Music Teacher Makes Bespoke Ukelele For Gifted Girl Born With One Arm

February 22, 2017 | by | 0 Comments
11-year-old St Aidan's pupil Helena Pye who has a ukulele specially adapted for her

11-year-old St Aidan’s pupil Helena Pye who has a ukulele specially adapted for her

A gifted schoolgirl with one arm is wowing her music teachers thanks to a specially constructed – UKELELE.

Plucky Helena Pye, eleven, was born with her left arm stunted at the elbow, leaving her unable to fulfill her dream of playing an instrument like her classmates.

But after spotting her obvious talent, dedicated music teacher Phil Dalton came up with a design and asked a craftsman to create a bespoke ukelele for Helena.

The year seven pupil is now able to play the unique instrument by using her right hand to make the chords while her left arm presses on a second ‘arm’ made from extra wood which plucks at the strings.

SWNS_UKULELE_ARM_02Mr Dalton, a teacher at St Aidan’s High School, Presall, Poulton-le-Fylde, Lancs., said: “I could see that she was a bit down because she wasn’t able to join in with her friends.

“It’s one of those things that means anybody with a partially-formed limb can use it.

“Inclusion is a very important thing in education and as a teacher you do everything in your power to make sure your children are included.

“It was a really nice surprise for Helena. Her eyes lit up and she said no one had ever made an instrument for her before.”

The teacher, who gave his plans Craig Bunney of Choices Furniture in Blackpool, Lancs., to make a reality, added: “Helena is quite musically gifted.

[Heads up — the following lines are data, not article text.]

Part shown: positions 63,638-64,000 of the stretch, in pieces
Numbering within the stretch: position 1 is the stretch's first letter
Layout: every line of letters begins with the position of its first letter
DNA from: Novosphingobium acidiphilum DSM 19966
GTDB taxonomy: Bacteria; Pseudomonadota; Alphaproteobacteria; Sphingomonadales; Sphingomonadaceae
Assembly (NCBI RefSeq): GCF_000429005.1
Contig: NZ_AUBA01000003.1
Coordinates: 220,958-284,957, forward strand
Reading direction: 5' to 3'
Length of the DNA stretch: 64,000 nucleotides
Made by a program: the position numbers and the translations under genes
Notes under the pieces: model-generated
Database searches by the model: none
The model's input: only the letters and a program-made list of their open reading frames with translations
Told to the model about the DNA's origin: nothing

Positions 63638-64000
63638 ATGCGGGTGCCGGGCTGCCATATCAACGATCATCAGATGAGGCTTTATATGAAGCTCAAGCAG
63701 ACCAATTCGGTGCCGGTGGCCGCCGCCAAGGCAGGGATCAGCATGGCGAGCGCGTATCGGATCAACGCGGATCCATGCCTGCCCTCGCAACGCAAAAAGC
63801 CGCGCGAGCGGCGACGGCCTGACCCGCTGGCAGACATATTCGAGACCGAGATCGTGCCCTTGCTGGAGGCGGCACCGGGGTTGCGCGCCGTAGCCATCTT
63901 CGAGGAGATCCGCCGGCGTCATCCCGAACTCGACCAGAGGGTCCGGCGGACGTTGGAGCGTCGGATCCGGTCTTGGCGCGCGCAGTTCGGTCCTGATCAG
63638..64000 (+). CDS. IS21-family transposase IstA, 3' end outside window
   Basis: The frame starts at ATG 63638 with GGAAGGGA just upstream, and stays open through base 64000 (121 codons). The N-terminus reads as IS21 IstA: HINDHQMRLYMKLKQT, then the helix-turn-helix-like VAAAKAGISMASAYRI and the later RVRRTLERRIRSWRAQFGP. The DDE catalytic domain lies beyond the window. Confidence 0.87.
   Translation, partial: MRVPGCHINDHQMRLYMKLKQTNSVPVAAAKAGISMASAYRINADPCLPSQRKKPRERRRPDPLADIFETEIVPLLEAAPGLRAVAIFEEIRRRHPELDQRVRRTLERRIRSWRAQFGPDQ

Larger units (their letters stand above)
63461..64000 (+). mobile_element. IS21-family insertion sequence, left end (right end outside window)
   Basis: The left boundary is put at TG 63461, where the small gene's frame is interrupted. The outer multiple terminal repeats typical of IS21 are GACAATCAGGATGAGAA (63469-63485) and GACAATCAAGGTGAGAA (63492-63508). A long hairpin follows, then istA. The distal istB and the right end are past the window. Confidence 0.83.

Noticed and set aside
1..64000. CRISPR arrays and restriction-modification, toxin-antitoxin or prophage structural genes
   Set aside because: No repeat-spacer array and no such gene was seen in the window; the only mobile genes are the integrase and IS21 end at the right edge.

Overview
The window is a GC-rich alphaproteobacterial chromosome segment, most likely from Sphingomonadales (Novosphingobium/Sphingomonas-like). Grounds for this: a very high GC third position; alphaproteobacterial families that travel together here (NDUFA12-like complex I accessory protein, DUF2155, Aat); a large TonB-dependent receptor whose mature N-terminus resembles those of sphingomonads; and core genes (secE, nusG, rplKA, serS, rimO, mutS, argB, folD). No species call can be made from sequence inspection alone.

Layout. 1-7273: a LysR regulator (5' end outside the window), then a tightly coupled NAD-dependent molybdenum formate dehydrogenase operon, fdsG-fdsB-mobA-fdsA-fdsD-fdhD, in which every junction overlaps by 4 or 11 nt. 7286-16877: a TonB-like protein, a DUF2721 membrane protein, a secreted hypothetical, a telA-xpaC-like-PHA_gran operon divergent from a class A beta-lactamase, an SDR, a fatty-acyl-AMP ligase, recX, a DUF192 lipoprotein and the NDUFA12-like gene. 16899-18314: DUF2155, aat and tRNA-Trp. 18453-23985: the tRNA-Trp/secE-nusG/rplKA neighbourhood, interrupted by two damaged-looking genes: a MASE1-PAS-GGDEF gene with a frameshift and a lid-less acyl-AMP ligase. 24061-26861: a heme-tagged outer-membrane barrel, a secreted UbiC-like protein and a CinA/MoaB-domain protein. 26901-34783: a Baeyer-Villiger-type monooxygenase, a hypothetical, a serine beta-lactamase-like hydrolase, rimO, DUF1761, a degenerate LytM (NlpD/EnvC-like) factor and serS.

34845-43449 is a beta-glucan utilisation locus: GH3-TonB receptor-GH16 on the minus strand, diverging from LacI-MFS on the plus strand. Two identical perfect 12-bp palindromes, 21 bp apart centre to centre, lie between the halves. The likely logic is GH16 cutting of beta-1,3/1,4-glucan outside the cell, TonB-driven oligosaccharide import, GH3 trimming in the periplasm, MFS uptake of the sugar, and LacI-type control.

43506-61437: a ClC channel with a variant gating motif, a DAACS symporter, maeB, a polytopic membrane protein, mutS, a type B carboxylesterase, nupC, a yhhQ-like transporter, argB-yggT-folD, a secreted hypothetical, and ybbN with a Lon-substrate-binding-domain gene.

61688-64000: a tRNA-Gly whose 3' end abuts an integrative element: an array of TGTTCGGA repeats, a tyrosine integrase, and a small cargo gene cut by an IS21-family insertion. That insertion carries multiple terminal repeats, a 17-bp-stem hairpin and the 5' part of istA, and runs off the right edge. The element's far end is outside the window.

“She’s a phenomenal singer. As a teacher you’ve got to make sure all your pupils are happy.”

Helena’s mum Kathrine Pye said her daughter had learned the theory behind playing the ukelele but never imaged she would put it into action.

The ukulele specially adapted for Helena Pye

The ukulele specially adapted for Helena Pye

Civil engineer Katherine, 46, said: “Helena was surprised and overjoyed.

“It was a big thing for her because she doesn’t see herself as disabled. She sees herself as the same as everybody else.

“It really touched us. It’s something so small but it has a big impact on her well-being.

“Just because you’re disabled doesn’t mean you shouldn’t be able to join in with fun activities and it means she can add the ukulele to her list of instruments.

“She is quite a confident person but she just wants to be like anyone else.

“We don’t treat her as disabled and it’s only when she comes up against an obstacle when she realises she’s different.

“There have been times in the past where people haven’t given thought to her and she’s had to sit on the sidelines or change herself.

“This has given her the chance to join in with her friends, and it’s an example of a teacher going beyond teaching.”

Kathrine said she found out about her daughter’s defect at her 20-week scan but doctors could not provide her with any explanation.

She said her daughter had been sidelined in the past because of her disability and was delighted that on this occasion, this wasn’t the case.

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